Any good project plan will require the training of the associates on the new system. They should be allowed to practice excessively and so should the operations manager do. He/she should be trained on any new reports or control metrics that they will be required to do. Instead of deeding tremendous amounts of data to the users, it is better to focus on dedicated functions and allow repetition with them. They key to successfully implement the Warehouse Management System is to first understand how the software works, how it should be used and how the data goes and any changes that can be done to it.
Moreover, using manual systems is not the best solution because it really prolongs the process. Moreover, it is crucial to identify the scope and tasks of the business processes that the organization is trying to capture inside the Warehouse Management System. Hence, for this process mapping is essential and this involves the contribution from people performing all sorts of processes. It is all about the details.
There have been obviously a lot of challenges and resistance that have to be overcome. The processes and procedures change and new processes are developed and the distribution centers operations team has been brought into the change process. This is because they have a part in the development of the new processes and the need for change should be clearly communicated to them. The process has not been rushed and time has been allowed and to measure and examine the operational integrity of the distribution centers.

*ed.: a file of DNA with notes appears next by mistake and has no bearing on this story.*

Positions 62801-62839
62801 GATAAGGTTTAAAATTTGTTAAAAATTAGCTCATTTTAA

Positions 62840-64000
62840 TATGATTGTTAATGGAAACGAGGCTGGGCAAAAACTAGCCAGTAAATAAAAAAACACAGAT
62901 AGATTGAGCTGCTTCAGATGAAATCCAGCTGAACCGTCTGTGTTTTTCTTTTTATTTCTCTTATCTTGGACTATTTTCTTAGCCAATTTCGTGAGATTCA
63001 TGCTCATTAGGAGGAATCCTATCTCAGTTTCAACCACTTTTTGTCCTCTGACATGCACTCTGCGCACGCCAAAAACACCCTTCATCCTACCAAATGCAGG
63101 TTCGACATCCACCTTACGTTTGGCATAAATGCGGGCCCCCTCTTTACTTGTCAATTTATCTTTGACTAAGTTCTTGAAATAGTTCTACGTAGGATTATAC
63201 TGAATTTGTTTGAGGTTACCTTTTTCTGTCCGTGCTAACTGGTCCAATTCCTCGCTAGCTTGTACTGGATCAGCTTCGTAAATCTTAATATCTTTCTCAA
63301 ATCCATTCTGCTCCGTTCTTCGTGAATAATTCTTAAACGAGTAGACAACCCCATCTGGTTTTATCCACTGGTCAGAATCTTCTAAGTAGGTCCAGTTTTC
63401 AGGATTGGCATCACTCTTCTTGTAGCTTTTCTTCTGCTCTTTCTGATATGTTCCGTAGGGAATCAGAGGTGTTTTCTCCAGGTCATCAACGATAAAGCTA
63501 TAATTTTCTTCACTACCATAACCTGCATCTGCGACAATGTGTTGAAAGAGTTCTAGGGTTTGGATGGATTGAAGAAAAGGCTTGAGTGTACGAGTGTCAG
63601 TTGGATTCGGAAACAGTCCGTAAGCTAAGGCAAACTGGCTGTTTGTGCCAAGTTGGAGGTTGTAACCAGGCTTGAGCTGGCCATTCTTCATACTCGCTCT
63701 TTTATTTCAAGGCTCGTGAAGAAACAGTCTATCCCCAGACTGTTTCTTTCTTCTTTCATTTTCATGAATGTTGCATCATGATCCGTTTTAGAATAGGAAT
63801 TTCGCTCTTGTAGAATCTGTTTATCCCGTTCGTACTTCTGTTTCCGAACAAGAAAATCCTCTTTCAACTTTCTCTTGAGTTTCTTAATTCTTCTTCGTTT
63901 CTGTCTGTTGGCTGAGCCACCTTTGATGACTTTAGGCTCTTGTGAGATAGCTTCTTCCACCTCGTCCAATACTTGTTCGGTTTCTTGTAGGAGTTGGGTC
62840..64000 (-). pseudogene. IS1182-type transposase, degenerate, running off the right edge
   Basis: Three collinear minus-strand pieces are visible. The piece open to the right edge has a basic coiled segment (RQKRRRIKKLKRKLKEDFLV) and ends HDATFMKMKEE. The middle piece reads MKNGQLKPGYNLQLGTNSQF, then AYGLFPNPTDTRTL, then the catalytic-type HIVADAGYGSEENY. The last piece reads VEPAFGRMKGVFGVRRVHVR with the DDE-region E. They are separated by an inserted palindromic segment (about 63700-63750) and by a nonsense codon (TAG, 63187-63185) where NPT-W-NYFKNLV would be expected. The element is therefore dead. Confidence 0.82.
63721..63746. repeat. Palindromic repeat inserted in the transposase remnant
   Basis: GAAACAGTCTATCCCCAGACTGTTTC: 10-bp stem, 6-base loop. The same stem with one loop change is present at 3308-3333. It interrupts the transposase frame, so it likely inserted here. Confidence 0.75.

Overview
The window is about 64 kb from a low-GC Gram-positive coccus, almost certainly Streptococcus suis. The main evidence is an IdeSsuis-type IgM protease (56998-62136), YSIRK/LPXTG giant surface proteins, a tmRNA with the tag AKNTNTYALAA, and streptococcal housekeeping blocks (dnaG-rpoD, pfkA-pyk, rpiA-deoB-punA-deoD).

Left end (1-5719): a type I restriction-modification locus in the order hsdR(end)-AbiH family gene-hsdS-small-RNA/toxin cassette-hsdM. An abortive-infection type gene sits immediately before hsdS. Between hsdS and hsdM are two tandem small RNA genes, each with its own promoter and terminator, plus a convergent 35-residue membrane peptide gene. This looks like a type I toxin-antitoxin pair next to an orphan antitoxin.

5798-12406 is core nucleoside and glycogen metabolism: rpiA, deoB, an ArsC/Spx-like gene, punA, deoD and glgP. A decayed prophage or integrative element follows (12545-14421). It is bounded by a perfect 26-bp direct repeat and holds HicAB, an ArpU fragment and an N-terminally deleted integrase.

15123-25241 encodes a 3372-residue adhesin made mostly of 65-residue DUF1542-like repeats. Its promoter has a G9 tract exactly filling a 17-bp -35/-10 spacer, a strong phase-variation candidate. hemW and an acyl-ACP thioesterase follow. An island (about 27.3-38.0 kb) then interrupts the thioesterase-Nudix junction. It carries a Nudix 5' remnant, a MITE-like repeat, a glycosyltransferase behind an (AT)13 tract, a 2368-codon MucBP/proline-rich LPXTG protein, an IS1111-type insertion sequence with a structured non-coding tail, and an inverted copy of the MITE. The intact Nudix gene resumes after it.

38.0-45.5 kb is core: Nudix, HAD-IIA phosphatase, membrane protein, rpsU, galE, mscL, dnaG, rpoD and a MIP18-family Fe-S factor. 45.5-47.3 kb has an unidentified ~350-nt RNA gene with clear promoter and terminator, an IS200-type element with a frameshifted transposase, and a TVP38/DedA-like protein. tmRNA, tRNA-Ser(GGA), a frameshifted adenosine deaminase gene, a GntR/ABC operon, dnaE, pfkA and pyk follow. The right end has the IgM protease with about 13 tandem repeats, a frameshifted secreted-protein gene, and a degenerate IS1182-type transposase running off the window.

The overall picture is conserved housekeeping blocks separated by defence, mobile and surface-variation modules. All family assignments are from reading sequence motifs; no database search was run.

The accuracy and discipline of the floor and management teams have been tested to ensure that the Distribution centers are operationally sound. Clear milestones with the schedule were set with clear goals of achievement and if one team meets the goal and achieves the milestone, their effort is rewarded. The team morale has to be built on both the floor and the IT side of the team and they should not just work together but play together to ensure that it is one team.
In case the goal has not been met, the next phase should not be moved onto because time should be allowed for failure and recovery. In fact, even when a milestone is achieved earlier than expected, the organization should try to not fritter away (Pastor and Cunha, 2005).
Before the project was implemented, the additional resources were made available weeks prior to the beginning of it. The key resources were back-filled to spend significant time as part of a dedicated project team. The investment here in this part outweighs the losses that might be incurred due to a failed implementation because of lack of knowledge, testing and training (which are due to lack of operational resources). Moreover, the key members of the project team were confirmed about the preparation of the time that they were willing to invest since it included the extended hours.
The Warehouse Management has helped the decision making at the tactical and strategic level for Woolworth’s supermarket and distribution centers. The primary focus of Woolworths is to implement such a system so as to improve customer service. Hence this strategic goal is achieved by the organization due to the Warehouse Management System. This has also led to improved customer service without incurring additional long-term expenses and the company had already been using an ERP system that allowed the company to achieve higher return on the dollars they had invested and to provide the best possible service to their customers.
At the tactical level, the distribution centers have benefited which has also led to the improvement of services by the other departments such as the IT, Finance, Marketing and Sales, Production and Manufacturing. The work-in process tracking and the RF technology with integrated shipping has the best modules that enable new standards for inventory accuracy and visibility through all phases and operations within the organization(Bocij , Chaffey, Greasley and Hickie ,2008).